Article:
I ran Libri Vidicos for seven years, bi-weekly with the same five players, same five characters. We had a sixth at the start, but she dropped when her boyfriend had a blow-up in another campaign. It was the first long-term campaign I’d started since our friend & player Barry died. He’d been in the previous campaign set in this ongoing world, so we definitely had an empty chair at the start.
I wanted to run a Harry Potter-style campaign, but hadn't read Harry Potter. I think at that point I’d seen perhaps one or two of the films. But I’d skimmed Redhurst, followed plenty of manga, and had read other fantasy books with magical schools. Before choosing the theme, I knew I wanted to return to the fantasy world we’d played in since ’86. The last campaign I’d set there ("Steambuckler" aka Arcane Rails) had moved the high fantasy world forward and introduced steampunk elements. I wanted to continue on with that.
At the time, I was still in heavy prep mode for campaigns. I wrote up a ton of background material, details on different school houses, notes for all the various NPCs. It may have been this game that finally made me re-examine my process. I wrote so much stuff: gazetteers, class lists, etc for the players that I found it exhausting. Sherri finally said don’t. If it isn’t going to hit the table, if it doesn’t help, don’t waste time writing it up. It’s not writing a novel, it’s running a game which the players will inevitably destroy. As the game rolled on I did less and less concrete High Prep, and instead focused on plots, ideas, and threads.
The campaign used Action Cards, in a third version I retooled just for this. Five of the six players wanted to use magic. That meant coming up with a system of sorcery with room for specialization, decent flexibility, and wouldn’t take me months to write. We had many game elements in that early version that have since been cut away or heavily modified (combat styles, granular magic power rankings and types, Traits, stacked Edges, the Vagaries of Fate card). We made a few heavy changes to the system as we went along (a major overhaul in Year Three to Spellcasting in particular). But I didn't want to do too much revision during play, for fear of invalidating player choices. And once we hit three years of playing I became extremely wary of shifting things.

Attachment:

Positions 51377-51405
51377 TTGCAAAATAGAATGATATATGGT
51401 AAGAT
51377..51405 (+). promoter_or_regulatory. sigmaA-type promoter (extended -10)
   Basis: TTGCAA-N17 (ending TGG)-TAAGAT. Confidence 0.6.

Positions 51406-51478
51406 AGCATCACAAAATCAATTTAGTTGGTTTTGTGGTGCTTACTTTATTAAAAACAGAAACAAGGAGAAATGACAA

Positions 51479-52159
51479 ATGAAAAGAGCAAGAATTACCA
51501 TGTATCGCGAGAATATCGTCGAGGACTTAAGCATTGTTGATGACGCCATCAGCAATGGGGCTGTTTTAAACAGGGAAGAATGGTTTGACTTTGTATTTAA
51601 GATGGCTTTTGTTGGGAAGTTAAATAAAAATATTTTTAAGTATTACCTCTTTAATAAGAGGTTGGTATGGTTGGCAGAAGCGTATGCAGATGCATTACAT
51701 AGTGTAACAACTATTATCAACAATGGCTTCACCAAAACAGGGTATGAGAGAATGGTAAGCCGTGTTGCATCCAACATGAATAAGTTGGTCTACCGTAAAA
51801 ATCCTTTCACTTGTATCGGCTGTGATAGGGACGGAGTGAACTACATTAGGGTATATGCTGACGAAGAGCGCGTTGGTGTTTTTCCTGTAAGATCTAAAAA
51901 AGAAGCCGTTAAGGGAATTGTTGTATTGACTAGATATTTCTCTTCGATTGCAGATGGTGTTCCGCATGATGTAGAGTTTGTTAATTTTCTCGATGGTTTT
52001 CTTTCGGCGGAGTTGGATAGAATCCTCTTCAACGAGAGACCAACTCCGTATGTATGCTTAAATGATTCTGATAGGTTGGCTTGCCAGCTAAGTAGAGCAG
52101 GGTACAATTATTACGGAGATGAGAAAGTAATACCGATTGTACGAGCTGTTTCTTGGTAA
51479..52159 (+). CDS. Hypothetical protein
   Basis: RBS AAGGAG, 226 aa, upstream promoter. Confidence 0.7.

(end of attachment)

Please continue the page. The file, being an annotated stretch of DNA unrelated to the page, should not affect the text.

Coming up with an entirely new RPG system and running it for seven years is like buying a used car and driving it hard every single day. Seats tear, bolts begin to rattle, parts fall off and you desperately tape them back on, oil changes just delay the inevitable. By the end you had a rattling, wheezing vehicle you’re hoping will get you to work one more day so you can earn enough to trade it in and get a new car.
Also, for those of you familiar with Action Cards, realize that this version existed before I’d encountered Fate and added in some of those elements. We had some proto-Fate bits that we tweaked once we saw that system (three major campaigns later).
The players came in as first year students to the mysterious Libri Vidicos, a secret and select school which kept itself hidden from the world. At the start I told the group that we’d play through five years of schooling, plus summer vacations. A strange incident upon their arrival placed all of the PCs in one of the five “Houses” and suggested a common link between them. Play moved between social stuff, interactions with NPCs, trying to make a name for themselves, and the looming, yearly threats. It worked: we had romances, battles over school clubs, expeditions to strange places, hijinks, beloved teachers, hated instructors, conspiracies, strange and hidden places, races, an evil Student Council ala Utena, putting on plays, games of Wickets & Imps, and much, much more.
The sinister Headmaster, Direlond, died at the end of one school year, revealed to be a more ambiguous figure. A year and a half later they discovered the trick he’d used to escape death and brought him back. They had one year of transfer students from other schools. Some beloved NPCs traveled away for that year, creating new social tensions. The found a rival school which trained Villains (or a “School for Minions” as they termed it). Things changed and evolved. The players started out with characters young and perhaps unformed. As we played they become more distinct. You could see sessions where they had to make serious choices about their character’s future. Not just who to go to Prom with, but which education track to take (stay with my music or concentrate on my studies in Summoning?).
I loved the initiative the players took. They always had something they wanted to do, someone they wanted to see, and not enough time to do it. The school declare itself neutral from events in the world, but the players fought to have it become a force for good. Great NPCs died or moved on. My favorite trick was stopping and doing snippets from classes: bits of lectures, calling on PCs & NPCs for answers, talking about testing. I used those moments to reinforce themes, drop in elements I could call back to later, and demonstrate personalities. It gave the players a chance to respond to something, like the reaction to the instructor for Monster Lore who classified Orcs as monsters despite having one as a student in the class.